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Turkey Hill Farm Trail, Cape Elizabeth

This is an interesting Cape Elizabeth Land Trust parcel close to the Shore Acres neighborhood, used mostly by neighbors. The trails are unmarked, and it’s unclear exactly where the preserve boundaries begin and end. The trails seem to continue on to someone’s private land — someone who doesn’t seem to mind people walking there — and up to some dilapidated military towers from a bygone era. I’ve tried to show the trails that I think are mostly on public property. Also nearby are some trails called Whaleback trails, across Old Ocean House and down Whaleback Way.

Directions: The best place to access these trails is from Old Ocean House Road, close to where it meets Trundy Road. Or you can go down Aaron Road, which dead ends at a water tower and close to the very small trail system.

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Beach Plum Farm, Ogunquit

Beach Plum Farm, a former salt-water farm, is the headquarters of the Great Works Regional Land Trust and the site of a community garden. The public is welcome to make a half-mile stroll along the edges of the fields down to the salt marsh.

Directions:
The address is 610 Main St, Ogunquit.

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Hardy Road Conservation Area, Falmouth

Map shows Hardy Road Conservation Area trails in green, and Pride Preserve trails in blue.

This is a well-blazed, short walk (under a mile of trails) in woods and fields (a former landfill). It’s pleasant, and a gift for people living nearby. Maintained by the Falmouth Land Trust.

The 63 acres of the Hardy preserve is connected to the 188 acres of Pride Preserve in Westbrook, creating a possible ~4.5-mile big loop.

(Note: We noticed in our visit during January, 2020, that part of the trail in the Hardy preserve had flooded (on the west side). So you had to cross a large icy area.)

Directions: The preserve is located off Hardy Road about 1/2 mile from Blackstrap Road. You can also park at the bigger lot off Duck Pond Road to access Pride Preserve.

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Hendricks Head Preserve, Southport

This is a .4-mile Boothbay Land Trust walk to do after looking at the sea from the beautiful beach, owned and managed by the town of Southport. Note that the trail ends at the small loop, and return the way you come. Dogs on a leash are allowed on the trail. Be mindful of protecting the privacy of nearby property owners.

Directions: From downtown Boothbay Harbor, head west on Route 27. Cross the Southport swing bridge and stay on Route 27 for two miles. Bear right at the monument by the Southport General Store onto Dogfish Head Road, then immediately left onto Beach Road. Go .3 miles, passing the entrance of the trail on the right. The land trust advises walkers to park at Hendricks Head Beach.

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Huston Landing, Damariscotta

Huston Landing includes a very short walk from the roadside parking spot, down a sloping bank (be mindful of watching for the tree blazes) to a wondrous view. The small preserve is maintained by the Damariscotta River Association. According to Maine Trail Finder, Huston Landing is named for the spot where, in 1740, the Huston family settled after landing just to the south.

Directions: From US Route 1 in Damariscotta head south on ME Route 129 for 1.6 miles. A preserve sign marks a small pull-off on the right.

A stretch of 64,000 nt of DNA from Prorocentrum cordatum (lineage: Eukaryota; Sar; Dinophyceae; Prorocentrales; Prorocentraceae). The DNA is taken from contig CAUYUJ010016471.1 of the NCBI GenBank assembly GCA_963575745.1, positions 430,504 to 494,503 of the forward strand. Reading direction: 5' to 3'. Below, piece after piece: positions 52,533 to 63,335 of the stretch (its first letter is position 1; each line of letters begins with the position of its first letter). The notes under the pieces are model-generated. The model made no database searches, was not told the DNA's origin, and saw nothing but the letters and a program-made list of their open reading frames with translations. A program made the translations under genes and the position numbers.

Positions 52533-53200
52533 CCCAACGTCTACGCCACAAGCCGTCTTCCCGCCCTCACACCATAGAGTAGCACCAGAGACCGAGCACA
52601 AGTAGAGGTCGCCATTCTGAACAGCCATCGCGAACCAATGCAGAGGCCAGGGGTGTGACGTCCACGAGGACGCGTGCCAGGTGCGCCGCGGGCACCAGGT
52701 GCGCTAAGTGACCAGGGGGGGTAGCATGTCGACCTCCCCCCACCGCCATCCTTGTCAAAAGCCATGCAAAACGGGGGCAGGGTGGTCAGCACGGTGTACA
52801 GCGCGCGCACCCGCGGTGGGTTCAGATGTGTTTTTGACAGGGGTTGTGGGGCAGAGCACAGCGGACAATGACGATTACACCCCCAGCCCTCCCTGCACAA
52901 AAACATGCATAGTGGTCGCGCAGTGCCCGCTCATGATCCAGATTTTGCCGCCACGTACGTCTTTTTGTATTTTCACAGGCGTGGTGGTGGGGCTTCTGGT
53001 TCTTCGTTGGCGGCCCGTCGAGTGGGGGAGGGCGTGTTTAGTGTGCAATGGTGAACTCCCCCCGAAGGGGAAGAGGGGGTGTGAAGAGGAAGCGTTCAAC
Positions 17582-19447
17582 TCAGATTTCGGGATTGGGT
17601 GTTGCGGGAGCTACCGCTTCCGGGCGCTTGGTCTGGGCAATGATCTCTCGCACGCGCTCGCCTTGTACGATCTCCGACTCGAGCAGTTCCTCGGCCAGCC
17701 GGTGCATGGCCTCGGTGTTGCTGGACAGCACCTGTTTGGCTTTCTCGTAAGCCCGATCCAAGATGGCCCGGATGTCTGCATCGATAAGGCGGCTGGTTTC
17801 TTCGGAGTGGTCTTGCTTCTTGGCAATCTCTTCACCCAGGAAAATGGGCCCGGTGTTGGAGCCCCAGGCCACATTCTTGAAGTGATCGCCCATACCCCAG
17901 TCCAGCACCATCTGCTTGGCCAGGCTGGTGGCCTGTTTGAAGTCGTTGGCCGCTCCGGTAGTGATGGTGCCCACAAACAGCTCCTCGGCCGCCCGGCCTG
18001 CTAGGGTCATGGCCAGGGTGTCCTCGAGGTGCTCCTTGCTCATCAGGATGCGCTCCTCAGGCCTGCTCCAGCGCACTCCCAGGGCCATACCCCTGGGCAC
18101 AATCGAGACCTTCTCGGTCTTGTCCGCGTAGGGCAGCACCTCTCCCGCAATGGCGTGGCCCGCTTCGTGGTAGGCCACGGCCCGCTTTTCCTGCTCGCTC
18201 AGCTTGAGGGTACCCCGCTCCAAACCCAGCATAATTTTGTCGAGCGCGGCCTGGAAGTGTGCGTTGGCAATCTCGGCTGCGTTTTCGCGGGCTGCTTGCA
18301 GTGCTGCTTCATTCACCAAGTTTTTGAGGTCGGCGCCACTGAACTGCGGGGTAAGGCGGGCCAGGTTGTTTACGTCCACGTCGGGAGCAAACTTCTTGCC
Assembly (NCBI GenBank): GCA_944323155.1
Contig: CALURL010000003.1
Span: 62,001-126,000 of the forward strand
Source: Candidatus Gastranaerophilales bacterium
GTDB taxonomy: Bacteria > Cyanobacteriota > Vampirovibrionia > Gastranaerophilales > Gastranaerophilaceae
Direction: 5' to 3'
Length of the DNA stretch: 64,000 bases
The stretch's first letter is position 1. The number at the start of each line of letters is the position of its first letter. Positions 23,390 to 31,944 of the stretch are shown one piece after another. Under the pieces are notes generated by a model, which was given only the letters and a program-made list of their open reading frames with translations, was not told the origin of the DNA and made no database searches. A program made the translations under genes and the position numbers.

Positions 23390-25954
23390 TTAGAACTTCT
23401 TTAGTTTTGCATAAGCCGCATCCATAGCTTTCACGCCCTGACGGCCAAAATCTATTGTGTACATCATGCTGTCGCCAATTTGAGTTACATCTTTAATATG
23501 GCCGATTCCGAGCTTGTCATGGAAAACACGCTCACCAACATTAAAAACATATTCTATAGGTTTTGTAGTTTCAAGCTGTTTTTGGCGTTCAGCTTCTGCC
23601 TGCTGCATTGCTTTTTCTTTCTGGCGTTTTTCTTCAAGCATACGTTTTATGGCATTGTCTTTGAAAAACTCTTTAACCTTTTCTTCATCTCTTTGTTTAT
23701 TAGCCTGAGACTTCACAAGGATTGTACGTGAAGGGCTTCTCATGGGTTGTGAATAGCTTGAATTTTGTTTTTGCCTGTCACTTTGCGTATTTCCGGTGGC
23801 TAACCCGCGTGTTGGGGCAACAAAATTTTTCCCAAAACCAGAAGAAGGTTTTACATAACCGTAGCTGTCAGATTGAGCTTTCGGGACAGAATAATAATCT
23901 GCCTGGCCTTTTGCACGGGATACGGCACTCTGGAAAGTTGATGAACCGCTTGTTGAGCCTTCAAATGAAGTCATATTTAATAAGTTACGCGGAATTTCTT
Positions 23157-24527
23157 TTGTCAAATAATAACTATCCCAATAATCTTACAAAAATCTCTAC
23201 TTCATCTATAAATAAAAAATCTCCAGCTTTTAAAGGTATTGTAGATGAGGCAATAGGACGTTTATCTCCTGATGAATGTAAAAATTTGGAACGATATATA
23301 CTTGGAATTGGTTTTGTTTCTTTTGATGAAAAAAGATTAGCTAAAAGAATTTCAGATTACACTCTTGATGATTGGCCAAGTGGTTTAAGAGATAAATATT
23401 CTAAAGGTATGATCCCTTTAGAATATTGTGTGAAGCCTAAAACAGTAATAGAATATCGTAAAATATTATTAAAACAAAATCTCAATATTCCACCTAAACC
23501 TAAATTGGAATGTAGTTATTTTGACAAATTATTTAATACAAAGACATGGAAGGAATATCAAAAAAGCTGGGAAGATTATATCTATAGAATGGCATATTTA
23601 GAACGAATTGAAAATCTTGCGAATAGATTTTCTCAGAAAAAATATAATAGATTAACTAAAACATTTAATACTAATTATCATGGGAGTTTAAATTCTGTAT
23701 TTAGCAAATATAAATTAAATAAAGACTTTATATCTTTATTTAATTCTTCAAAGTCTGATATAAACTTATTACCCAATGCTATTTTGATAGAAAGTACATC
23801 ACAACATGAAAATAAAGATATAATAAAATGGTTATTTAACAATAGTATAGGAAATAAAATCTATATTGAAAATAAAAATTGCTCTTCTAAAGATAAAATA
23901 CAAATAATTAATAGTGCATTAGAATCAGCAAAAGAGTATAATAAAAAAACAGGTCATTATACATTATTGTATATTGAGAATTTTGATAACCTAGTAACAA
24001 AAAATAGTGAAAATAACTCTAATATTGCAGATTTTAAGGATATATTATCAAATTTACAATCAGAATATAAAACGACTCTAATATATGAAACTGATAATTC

Quarry Woods, Freeport

Quarry Woods offers a small wooded walk near the center of town and behind Mast Landing School. If you start at the school, first walk around a little fenced-in water retention pool to access the blazed trail heading into the woods. Soon, after crossing a rickety bridge, you’ll come to a blazed loop. Red blazes will take you counter-clockwise to the quarry, before the trail meets up with the green trail. Lots of bog bridges here, and easy to follow trail.

Directions: Follow Bow Street from downtown Freeport, and turn right onto Lower Mast Landing Road. A trailhead is located approximately .3 mile south, on the right by a woodchip pile. During non-school hours, the Woods may also be accessed from Mast Landing School on Bow Street. At the back of the School parking lot, visitors should pass the pond to find a trail behind it, leading into the woods.

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Ocean Point Preserve, Boothbay

This small preserve has is an  almost 1-mile loop (maintained by the Boothbay Region Land Trust). Its high point is a view over a marshy habitat. Lots of bird song overheard here. The pond is very pretty as well.

Directions: From the junction of Route 27 and Route 96 at the light in Boothbay Harbor travel east on Route 96. Go 5.2 miles on Route 96 and turn right onto Van Horn Road and travel .3 miles, to a small parking area on your left. Parking is discouraged along the road.

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Intervale Preserve, New Gloucester

This is a 1/2-mile walk, good for birding. The short loop takes you to some lookouts over the wetlands. Don’t do like I did and try to walk along the beaver path along the river — it’s rather steep and muddy. I didn’t see any when I was there in the spring of 2014, although I might have missed them since I wasn’t looking for them. I did see pretty carvings in the wood kiosks. More info at the Royal River Conservation Trust.

Directions: From the intersection of Intervale Road & Cobbs Bridge Road in New Gloucester Village, proceed south on ME 231 one mile and look for a blue sign on a kiosk on the left, just after crossing the first set of railroad tracks. From the other direction, proceed north on ME 231 several miles past Pineland Farms, and look for a blue sign on a kiosk on the right, 1/4 mile north of Woodman Road, after crossing one set of railroad tracks and immediately after crossing the Royal River, but just before the second set of tracks. Ample parking is available on the wide grassy shoulder of the road.

View Intervale Preserve in a larger map